But life is tough all over, and I must stop whining about it.

New Story: The Martian Wave

My flash science fiction story, “The Last Goodbye,” is in the November 2022 issue of The Martian Wave. This is a story about how, in an era of interstellar space travel, two people can be separated, for all intents and purposes, forever. If you’ve read the story and come away with a heavy heart, this might perk you up: another story, featuring the same two characters, will find them reunited against impossible odds, in order to face a dire threat to the entire human presence in the Milky Way galaxy. I will post more about this once the story gets underway.

The Martian Wave (November 2022)

I Fly On Wings of Onyx Ink

You can toil and exert all your powers in the arts, whichever art you happen to practice, and still feel disappointment as your expectations remain unrealized, so it feels wonderful when something like this comes along:

“On behalf of Penumbric, I’d like to let you know ‘I Fly on Wings of Onyx Ink’ has been selected for the hard copy Best of Penumbric, vol v (June 2k21 to April 2k22)! Congratulations! And thank you again for submitting it to us in the first place!”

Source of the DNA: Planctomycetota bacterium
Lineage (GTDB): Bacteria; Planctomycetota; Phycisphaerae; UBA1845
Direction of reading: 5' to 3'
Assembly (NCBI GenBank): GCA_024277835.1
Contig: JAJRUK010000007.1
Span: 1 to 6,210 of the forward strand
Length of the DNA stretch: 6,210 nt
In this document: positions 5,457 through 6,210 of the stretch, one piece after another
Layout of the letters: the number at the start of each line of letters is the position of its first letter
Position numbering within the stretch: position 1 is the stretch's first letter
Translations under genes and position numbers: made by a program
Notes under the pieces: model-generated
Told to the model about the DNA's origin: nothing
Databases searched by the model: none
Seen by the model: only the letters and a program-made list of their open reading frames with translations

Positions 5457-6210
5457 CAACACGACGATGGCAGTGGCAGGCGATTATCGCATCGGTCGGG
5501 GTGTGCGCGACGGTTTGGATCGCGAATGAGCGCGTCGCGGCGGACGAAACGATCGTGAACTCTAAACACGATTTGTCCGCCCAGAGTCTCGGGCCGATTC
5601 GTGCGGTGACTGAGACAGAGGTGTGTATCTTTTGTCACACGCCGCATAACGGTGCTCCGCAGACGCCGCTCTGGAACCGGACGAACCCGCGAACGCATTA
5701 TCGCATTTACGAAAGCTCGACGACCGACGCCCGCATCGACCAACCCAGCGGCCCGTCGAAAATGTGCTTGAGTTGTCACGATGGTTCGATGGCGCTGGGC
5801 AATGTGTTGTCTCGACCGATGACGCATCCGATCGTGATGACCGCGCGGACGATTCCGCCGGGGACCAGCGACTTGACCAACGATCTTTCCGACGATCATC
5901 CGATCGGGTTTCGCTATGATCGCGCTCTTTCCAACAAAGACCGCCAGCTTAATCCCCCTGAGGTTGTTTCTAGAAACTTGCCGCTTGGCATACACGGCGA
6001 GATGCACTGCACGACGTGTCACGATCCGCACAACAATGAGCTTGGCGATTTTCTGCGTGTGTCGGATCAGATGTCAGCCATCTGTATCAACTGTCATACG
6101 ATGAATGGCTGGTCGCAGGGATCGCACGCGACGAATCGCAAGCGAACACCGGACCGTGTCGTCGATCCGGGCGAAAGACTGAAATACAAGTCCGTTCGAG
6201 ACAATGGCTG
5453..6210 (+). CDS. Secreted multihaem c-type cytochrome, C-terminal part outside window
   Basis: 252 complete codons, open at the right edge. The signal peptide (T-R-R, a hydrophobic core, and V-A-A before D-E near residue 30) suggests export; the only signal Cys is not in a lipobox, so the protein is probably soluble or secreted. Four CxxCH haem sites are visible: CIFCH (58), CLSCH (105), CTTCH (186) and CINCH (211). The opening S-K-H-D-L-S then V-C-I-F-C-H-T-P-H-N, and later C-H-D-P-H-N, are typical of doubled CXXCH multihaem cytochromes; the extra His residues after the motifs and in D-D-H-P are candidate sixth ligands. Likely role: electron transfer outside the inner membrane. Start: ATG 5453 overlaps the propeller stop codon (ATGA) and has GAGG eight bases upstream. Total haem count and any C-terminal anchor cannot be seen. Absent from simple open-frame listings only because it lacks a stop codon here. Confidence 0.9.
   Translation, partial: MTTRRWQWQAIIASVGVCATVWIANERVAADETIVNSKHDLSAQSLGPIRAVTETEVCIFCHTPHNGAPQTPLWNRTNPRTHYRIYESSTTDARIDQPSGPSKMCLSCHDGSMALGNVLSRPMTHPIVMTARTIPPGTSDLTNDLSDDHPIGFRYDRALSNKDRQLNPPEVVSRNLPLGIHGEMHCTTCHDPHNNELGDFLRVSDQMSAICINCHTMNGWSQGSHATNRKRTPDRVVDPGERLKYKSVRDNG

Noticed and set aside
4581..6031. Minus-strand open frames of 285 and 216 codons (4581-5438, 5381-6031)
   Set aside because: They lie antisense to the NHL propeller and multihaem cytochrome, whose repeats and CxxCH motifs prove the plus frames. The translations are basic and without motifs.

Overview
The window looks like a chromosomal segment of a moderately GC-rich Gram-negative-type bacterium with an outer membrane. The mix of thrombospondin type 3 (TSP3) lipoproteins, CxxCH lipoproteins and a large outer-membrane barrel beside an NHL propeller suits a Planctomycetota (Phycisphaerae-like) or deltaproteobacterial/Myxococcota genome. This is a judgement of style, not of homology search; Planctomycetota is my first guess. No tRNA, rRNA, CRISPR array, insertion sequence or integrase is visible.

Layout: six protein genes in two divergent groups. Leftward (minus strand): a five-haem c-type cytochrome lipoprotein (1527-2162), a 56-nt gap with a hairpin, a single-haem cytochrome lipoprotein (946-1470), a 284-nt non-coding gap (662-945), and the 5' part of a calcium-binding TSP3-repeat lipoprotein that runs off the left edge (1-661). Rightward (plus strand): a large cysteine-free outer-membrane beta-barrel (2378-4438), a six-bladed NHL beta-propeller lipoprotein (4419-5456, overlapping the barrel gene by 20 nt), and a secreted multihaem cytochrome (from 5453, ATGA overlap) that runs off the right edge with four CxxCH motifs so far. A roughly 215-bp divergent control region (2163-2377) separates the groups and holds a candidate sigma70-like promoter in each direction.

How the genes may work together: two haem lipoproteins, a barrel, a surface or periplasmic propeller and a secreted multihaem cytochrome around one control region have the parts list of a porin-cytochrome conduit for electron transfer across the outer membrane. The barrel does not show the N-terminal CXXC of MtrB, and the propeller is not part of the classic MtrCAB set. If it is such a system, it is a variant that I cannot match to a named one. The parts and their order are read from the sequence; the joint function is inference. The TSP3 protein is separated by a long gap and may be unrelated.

My thanks to Jeff Georgeson, editor-in-chief at Penumbric Magazine, for finding value in my drawings.

More of my drawings will be appearing in Penumbric over the next year. Here is the most recent example.

New Myths Live with My Cover Art

Vol. 16 / Issue 59 / Summer 2022

New Myths Summer 2022

This illustration, titled “Flight,” was a jumping-off point for the excellent prose poem “New Beginnings,” written by the inimitable, gifted writer Marge Simon. We collaborated on a few projects, including one challenge wherein one person’s art acted as inspiration for another’s literary work. Working with Marge, even with her being 1,500 miles away in Florida, rekindled what, at the time, felt like an artistic block.

I also wrote a rather short story based on Marge’s drawing, “Vision.” The result is named “The Last Goodbye,” set to appear in the November 2022 issue of Hiraeth Publishing’s magazine The Martian Wave, edited by Tyree Campbell.